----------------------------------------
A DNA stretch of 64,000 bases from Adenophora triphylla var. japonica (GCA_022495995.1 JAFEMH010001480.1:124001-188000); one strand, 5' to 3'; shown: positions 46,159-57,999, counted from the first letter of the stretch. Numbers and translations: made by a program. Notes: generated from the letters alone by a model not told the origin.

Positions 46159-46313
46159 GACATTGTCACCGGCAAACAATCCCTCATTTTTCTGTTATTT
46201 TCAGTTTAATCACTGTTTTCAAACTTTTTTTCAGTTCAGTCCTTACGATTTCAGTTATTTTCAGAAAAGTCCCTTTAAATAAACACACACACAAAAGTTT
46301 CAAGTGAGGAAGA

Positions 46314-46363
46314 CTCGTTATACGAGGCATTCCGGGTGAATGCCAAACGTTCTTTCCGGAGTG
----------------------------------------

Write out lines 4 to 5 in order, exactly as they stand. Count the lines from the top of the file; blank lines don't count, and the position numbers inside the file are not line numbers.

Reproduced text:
46201 TCAGTTTAATCACTGTTTTCAAACTTTTTTTCAGTTCAGTCCTTACGATTTCAGTTATTTTCAGAAAAGTCCCTTTAAATAAACACACACACAAAAGTTT
46301 CAAGTGAGGAAGA